This content has been downloaded from IOPscience. Please scroll down to see the full text.Download details:IP Address: 194.100.7.242This content was downloaded on 07/06/2016 at 07:47Please note that terms and conditions apply. Overcoming the framing problem—a critical-ethical perspective on the need to integrate socialsciences and humanities and stakeholder contributions in EURATOM radiation protectionresearch View the table of contents for this issue, or go to the  journal homepage for more 2016 J. Radiol. Prot. 36 S1(http://iopscience.iop.org/0952-4746/36/2/S1)HomeSearchCollectionsJournalsAboutContact usMy IOPscience  S1 Journal of Radiological Protection Overcoming the framing problem —  a critical-ethical perspective on the need to integrate social sciences and humanities and stakeholder contributions in EURATOM radiation protection research Gaston Meskens Science and Technology Studies Unit, SCK • CEN, Belgium and Centre for Ethics and Value Inquiry, University of Ghent, Ghent, BelgiumE-mail: gaston.meskens@sckcen.beReceived 10 October 2015, revised 28 March 2016Accepted for publication 30 March 2016Published 6 June 2016 Abstract This paper introduces the ‘ framing problem ’  as the problem of the limited potential of critical reflection on the societal justification and use of nuclear energy technology as a contribution to European radiation protection research, given that the research is itself driven by EURATOM ’ s pro-nuclear political position. The idea is that the problem of policy framing could in principle be ‘ overcome ’  by the integration of social sciences and humanities and stakeholder contributions in that research, taking into account that this approach could help to raise critical awareness with the involved researchers and policy makers of the issues of fairness of risk justification in society and of the consequences thereof for nuclear energy policy and policy-supportive research itself.Keywords: nuclear energy research, transdisciplinarity, EURATOM, ethics Introduction Throughout the last decade, the field of radiation protection research within EURATOM may be said to have been ‘ broadened ’ , either in scope by including ‘ safety culture ’ , ‘ social aspects ’  and ‘ ethical considerations ’ , or in method by organising ‘ stakeholder involvement ’  and the ‘ integration ’  of social sciences and humanities in its research. On the other hand, a specific orientation of radiation protection research to low dose risk research is noted, and this with the aim to reduce the scientific uncertainty with regard to health risks at low doses and/or low dose rates. Society for Radiological Protection 0952-4746/16/0200S1+7$33.00 © 2016 IOP Publishing Ltd Printed in the UK J. Radiol. Prot. 36  (2016) S1–S7doi:10.1088/0952-4746/36/2/S1  S2 It is known that the involvement of stakeholders and the integration of social sciences and humanities into research that aims to inform policy can make that research more ‘ self-critical ’ , in the sense that it can become more reflexive with respect to the social, political, cultural and historical context wherein it operates, the rationales, possibilities and limitations of its own research methods and the relevance and possible interpretations of its own hypotheses. Taking this into account, in this discussion text, I introduce the ‘ framing problem ’  as the problem of the limited potential of critical reflection on the societal justification and use of nuclear energy technology as a contribution to radiation protection research, given that the research is itself driven by EURATOM ’ s pro-nuclear political position. This policy framing becomes problem-atic when one takes into account that low dose risk research seems to move towards a more positivist approach rather than towards a more deliberate approach that would acknowledge and study the nature of uncertainty in order to deploy the precautionary principle as an ‘ ethi-cal ’  principle to inform policy.I will argue that the problem of policy framing presented here could in principle be ‘ over-come ’  by the integration of social sciences and humanities and stakeholder contributions in radiation protection research. However, that integration should be done with a critical view on the motivation for and method of that research itself. In other words, the reason to ena-ble stakeholder involvement and to create a strategic research agenda for social sciences and humanities in radiation protection research is not to unquestionably support and facilitate the EURATOM agenda to promote nuclear energy applications and to develop and maintain the necessary nuclear industry accordingly. On the contrary: stakeholder involvement and the integration of social sciences and humanities in radiation protection research should help to raise critical awareness with the involved researchers and policy makers of the issues of fair-ness of risk justification in society and of the consequences thereof for nuclear energy policy and policy-supportive research itself.In the following sections, I first recall and comment on the motivation for radiation protec-tion research in the European Union and the motivation for the orientation of that research toward ‘ Low Dose Risk Research ’ . Consequently, I analyse the current understanding of the why and how of the ‘ broadening ’  of EU radiation protection research to include ‘ social aspects ’ , and conclude with the formulation of a critical-ethical perspective on the need to integrate social sciences and humanities and stakeholder contributions in EURATOM radia-tion protection research. 1. The motivation for radiation protection research in the European Union As specified on the energy research website of the European Commission, [ … ] Fusion, fission and radiation protection research are managed in Europe by the Euratom framework pro-grammes. The EC  ’ s Energy (Euratom) Directorate is also responsible for formulating policies and strategies in this field.  [ … ]. The research can be said to assist EURATOM in its aim to promote the development and use of nuclear energy, either as a ‘ direct ’  energy source for the production of electricity or in the interest of the development and use of secondary applica-tions (medical, industrial). The main concern of EURATOM is ‘ the establishment and growth ’  of a nuclear industry to develop these applications. That is made clear in the preamble and in Article 1 of the EURATOM Treaty: [ … ] RECOGNISING that nuclear energy represents an essential resource for the development and invigoration of industry and will permit the advancement of the cause of peace, … G Meskens   J. Radiol. Prot. 36  ( 2016 ) S1  S3 …  RESOLVED to create the conditions necessary for the development of a powerful nuclear industry which will provide extensive energy resources, lead to the modernisa-tion of technical processes and contribute, through its many other applications, to the  prosperity of their peoples,[ … ][ … ] By this Treaty the HIGH CONTRACTING PARTIES establish among themselves a  EUROPEAN ATOMIC ENERGY COMMUNITY (EURATOM). It shall be the task of the Community to contribute to the raising of the standard of living in the Member States and to the development of relations with the other countries by creating the conditions necessary for the speedy establishment and growth of nuclear industries.[ … ] All other articles of the EURATOM Treaty deal with how this task will be performed.In this respect, EURATOM recognises that one of the prerequisites for the use of nuclear energy in its diverse applications is the need to ‘ …   establish uniform safety standards to  protect the health of workers and of the general public and ensure that they are applied;   … ’  (EURATOM Treaty Article 2.(b)).The Treaty further specifies that ‘ … The Commission shall be responsible for promoting and facilitating nuclear research in the Member States and for complementing it by carry-ing out a Community research and training programme . … ’  (EURATOM Treaty Article 4). Consequently, Annex 1 of the Treaty, entitled ‘ Fields of research concerning nuclear energy referred to in article 4 of this treaty ’  lists as research priorities I.  Raw materials  II. Physics applied to nuclear energy  III. Physical chemistry of reactors  IV. Processing of radioactive material  V.  Applications of radioisotopes  VI. Study of the harmful affects of radiation on living organisms  VII.  Equipment   VIII.  Economic aspects of energy production In particular, VI. ‘ Study of the harmful affects of radiation on living organisms ’  is specified as (the) 1. Study of the detection and measurement of harmful radiations.  2. Study of adequate preventive and protective measures and the appropriate safety standards.  3. Study of the treatment of radiation effects. In conclusion to this point, one can say that the whole EURATOM research programme is aimed to support the development and use of nuclear energy in its diverse applications (elec-tricity production, medical applications, industrial applications). The research is traditional natural sciences and technology research, with economics as the exception. In this overall aim, also radiation protection research has a natural sciences and technology orientation in the way it is focussed on and limited to ‘ the study of the harmful affects of radiation on living organisms ’ . The Treaty makes no mentioning of the way nuclear incidents or accidents could eventually influence this approach, which gives the impression that higher levels of exposure (such as those from nuclear accidents) should be considered as ‘ deplorable ’  consequences of ‘ the development of a powerful nuclear industry ’  (as specified in the Treaty preamble). In other words: according to EURATOM, radiation protection research is motivated from the need to study harmful effects of an a priori  justified ‘ energy resource ’ . G Meskens   J. Radiol. Prot. 36  ( 2016 ) S1  S4 2. The motivation for the orientation of EU radiation protection research to ‘ low dose risk research ’ For many years now, we have seen a specific orientation of radiation protection research toward low dose risk research. The motivation for that orientation is elaborated in the Report of the High Level and Expert Group on European Low Dose Risk Research. In the report, which can be considered as the basic blueprint for the future of European radiation protection research since its publication in 2009, it is stated that [ … ] Although current radiation protection standards are generally judged to be accept-ably robust there remains considerable scientific uncertainty particularly with regard to health risks at low doses and/or low dose rates. Consequent upon these uncertainties, the issue of low dose risk is controversial in both scientific and political circles.[ … ] With respect to the application contexts of concern, the report further specifies in a footnote that  In the context of this report low doses and/or low dose rates refer to the range of acute and/or protracted exposures to ionising radiation that are typical of those encountered in the workplace, the environment and in diagnostic medicine. The motivation for low dose risk research is thus to reduce the scientific uncertainty with regard to health risks at low doses and/or low dose rates. However, the reason for this is not to eventually reconsider the  justification  of the use of nuclear energy in its various applica-tion contexts (electricity production, medical applications, industrial applications) or a fur-ther strengthening of protection measures, but rather the optimisation  of these measures. This observation is implicitly confirmed by the High Level and Expert Group report. The argu-ment that research is not specifically meant to eventually reconsider the justification of the use of nuclear energy in its various application contexts is supported by the observation that the experts consider radiation protection as an unquestionable concern, although from the perspective that public exposure from nuclear energy applications (including exposure from nuclear power plants) is now as ‘ logic ’  and ‘ inevitable ’  as natural exposures: [ … ] Both natural and man-made sources of ionising radiation contribute to human exposure and constitute a hazard for human health. Exposure of the population to natural radiation is to some extent unavoidable and medical use of radiation is now an indis- pensable part of modern healthcare. The exposure of workers, and to a smaller extent of the public, to low levels of radiation from nuclear energy production and other industrial uses of ionising radiation have become an integral part of industrialised society.[ … ] Subsequently, the argument that the main motivation to tackle scientific uncertainty in low dose risk research is not the (re-)evaluation of the justification of the use of nuclear energy but rather the optimisation of protection measures can be supported by the observation that the authors stress that These uses are heavily regulated. Radiation protection standards rely on current knowl-edge of the risks from radiation exposure.  Any over-, or under-, estimation of these  risks could lead either to unnecessary restriction or to a lower level of health protec- tion than intended. (emphasis in bold by the authors) In addition, the opinion of the experts on the validity of the precautionary principle (and especially of the Linear Non-Threshold Hypothesis) as a principle to inform radiation G Meskens   J. Radiol. Prot. 36  ( 2016 ) S1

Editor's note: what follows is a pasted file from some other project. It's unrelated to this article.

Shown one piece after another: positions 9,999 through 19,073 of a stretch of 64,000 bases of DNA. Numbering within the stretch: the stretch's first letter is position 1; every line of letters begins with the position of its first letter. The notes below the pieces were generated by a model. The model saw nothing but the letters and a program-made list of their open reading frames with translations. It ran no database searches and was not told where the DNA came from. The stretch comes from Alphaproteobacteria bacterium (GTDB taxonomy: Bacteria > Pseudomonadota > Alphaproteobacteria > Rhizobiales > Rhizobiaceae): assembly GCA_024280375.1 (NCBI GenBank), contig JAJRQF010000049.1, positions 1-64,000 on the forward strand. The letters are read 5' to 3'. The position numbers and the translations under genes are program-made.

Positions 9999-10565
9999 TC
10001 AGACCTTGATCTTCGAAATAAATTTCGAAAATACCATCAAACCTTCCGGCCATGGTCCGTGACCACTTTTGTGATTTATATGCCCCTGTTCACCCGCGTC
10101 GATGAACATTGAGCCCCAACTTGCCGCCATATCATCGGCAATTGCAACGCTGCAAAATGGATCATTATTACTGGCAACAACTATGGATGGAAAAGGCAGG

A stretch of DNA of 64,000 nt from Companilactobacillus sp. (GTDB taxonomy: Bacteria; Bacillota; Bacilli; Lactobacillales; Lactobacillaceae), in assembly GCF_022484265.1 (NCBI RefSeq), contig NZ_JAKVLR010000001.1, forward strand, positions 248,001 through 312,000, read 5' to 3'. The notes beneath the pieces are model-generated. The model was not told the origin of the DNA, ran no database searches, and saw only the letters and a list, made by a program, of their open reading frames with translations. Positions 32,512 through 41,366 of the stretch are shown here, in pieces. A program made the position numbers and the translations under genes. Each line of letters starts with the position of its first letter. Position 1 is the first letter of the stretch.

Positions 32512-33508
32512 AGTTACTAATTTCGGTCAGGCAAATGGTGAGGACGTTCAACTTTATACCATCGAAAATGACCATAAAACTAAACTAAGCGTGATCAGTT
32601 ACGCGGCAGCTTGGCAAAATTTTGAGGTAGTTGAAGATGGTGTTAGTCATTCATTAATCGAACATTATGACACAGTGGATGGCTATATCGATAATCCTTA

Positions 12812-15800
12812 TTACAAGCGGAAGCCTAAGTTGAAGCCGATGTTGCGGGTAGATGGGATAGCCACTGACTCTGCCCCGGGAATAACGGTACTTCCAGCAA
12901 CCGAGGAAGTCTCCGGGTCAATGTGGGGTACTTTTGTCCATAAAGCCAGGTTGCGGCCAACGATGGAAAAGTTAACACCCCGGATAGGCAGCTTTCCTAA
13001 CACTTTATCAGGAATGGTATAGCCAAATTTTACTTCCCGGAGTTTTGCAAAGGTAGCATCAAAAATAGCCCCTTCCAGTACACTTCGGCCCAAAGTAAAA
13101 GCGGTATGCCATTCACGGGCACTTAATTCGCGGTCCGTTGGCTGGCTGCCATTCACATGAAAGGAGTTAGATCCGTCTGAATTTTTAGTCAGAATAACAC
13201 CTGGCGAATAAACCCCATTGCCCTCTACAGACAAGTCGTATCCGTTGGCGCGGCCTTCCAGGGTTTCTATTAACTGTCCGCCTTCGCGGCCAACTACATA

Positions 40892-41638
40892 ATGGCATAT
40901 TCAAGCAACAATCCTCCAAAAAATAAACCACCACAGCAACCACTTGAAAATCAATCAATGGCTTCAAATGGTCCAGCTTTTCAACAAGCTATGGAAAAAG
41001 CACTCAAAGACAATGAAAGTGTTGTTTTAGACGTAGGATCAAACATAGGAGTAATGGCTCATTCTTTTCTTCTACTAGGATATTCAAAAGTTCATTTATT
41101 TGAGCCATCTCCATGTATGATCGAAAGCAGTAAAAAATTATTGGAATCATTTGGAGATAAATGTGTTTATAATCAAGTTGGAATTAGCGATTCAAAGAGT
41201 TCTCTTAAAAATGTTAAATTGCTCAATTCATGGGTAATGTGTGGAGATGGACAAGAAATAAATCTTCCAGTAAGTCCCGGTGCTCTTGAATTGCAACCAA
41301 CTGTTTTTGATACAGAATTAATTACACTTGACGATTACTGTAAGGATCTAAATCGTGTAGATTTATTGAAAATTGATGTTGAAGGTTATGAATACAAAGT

Related Documents
View more...
We Need Your Support
Thank you for visiting our website and your interest in our free products and services. We are nonprofit website to share and download documents. To the running of this website, we need your help to support us.

Thanks to everyone for your continued support.

No, Thanks
SAVE OUR EARTH

We need your sign to support Project to invent "SMART AND CONTROLLABLE REFLECTIVE BALLOONS" to cover the Sun and Save Our Earth.

More details...

Sign Now!

We are very appreciated for your Prompt Action!

x